Early Warning Signs
There were signs early on that ours was not going to be a normal household and that my sister and I would be different than the rest of the kids.
My earliest recollection that something was amiss was when my sister and I went to the legion in Brighouse ( now central Richmond ) because of a Christmas party for the children of veterans. I remember anxiously driving to the legion in Brighouse from Steveston. There were on stage activities for all of the children and at the end all of the children were to receive gifts.
An announcer ( maybe it was Santa Claus, I cannot really remember ) proceeded to call out all of the names of the kids in attendance, so as to present them individually with a Christmas present. My sister and I waited anxiously for our names to be called out so that we could go on stage and get our gifts. We waited and we waited. And, finally the announcer was finished and there were no more gifts to be handed out. My sister and I had been forgotten about. We did not receive any presents....
This is my earliest recollection that things were going to be different for us Baydala kids.
Other troubling events started early as well. Someone came and repossessed our car because our father could not make the payments. I remember how happy we all were when we got that maroon Studebaker and when we went to the Drive In and to the White Spot and to all of the beaches. And, then someone just came and took it away.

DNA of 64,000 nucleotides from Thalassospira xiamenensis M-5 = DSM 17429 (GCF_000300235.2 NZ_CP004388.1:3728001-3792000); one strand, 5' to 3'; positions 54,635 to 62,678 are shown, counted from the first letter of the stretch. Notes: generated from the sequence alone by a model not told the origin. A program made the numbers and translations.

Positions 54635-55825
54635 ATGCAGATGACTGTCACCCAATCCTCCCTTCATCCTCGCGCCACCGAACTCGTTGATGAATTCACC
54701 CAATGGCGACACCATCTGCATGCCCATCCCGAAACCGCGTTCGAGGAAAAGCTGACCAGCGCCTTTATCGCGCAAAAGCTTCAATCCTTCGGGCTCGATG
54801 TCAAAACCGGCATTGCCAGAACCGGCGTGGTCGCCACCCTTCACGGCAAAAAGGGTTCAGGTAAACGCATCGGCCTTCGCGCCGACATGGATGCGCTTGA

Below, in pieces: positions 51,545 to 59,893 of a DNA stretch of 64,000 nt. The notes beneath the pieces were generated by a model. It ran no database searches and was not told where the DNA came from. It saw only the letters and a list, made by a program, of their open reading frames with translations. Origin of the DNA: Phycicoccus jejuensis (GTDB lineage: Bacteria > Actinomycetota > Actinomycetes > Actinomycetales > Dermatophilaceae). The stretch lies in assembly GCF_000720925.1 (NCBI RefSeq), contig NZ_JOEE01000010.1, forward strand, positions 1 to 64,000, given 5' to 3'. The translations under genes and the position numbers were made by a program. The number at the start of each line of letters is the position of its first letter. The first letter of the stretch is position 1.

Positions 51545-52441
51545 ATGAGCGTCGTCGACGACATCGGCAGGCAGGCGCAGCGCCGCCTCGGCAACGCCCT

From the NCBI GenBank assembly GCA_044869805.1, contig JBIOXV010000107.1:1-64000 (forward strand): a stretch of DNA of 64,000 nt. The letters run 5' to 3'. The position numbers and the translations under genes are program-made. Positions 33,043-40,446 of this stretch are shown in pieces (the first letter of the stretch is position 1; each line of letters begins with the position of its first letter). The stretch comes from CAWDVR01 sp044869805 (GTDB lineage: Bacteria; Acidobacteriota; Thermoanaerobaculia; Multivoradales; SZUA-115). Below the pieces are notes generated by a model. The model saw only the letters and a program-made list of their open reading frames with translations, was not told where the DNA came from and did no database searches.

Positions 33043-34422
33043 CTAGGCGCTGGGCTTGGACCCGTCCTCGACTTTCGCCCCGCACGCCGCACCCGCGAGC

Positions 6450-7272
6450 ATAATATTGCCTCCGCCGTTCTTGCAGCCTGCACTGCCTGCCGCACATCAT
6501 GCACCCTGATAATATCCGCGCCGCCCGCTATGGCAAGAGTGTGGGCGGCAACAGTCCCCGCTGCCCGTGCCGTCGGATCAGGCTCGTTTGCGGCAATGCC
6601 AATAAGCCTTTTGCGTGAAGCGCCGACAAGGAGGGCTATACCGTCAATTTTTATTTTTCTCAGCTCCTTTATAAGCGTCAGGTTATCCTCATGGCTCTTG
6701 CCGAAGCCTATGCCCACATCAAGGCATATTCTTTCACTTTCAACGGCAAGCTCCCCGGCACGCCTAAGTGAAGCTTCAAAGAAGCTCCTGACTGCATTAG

And then we lost our little house on Steveston Highway as well. We had to move. My father and mother broke up and my mother and my sister and myself moved to the east end of Vancouver and lived in a basement suite. My mother got a job at a hardware store on Main street in Vancouver. She supported myself and my sister. I did not understand the significance of all of these things, but I knew that my life had changed. But, I continued my life as a happy child nonetheless. See my post: 1958:A very good year ( August 7, 2006 )
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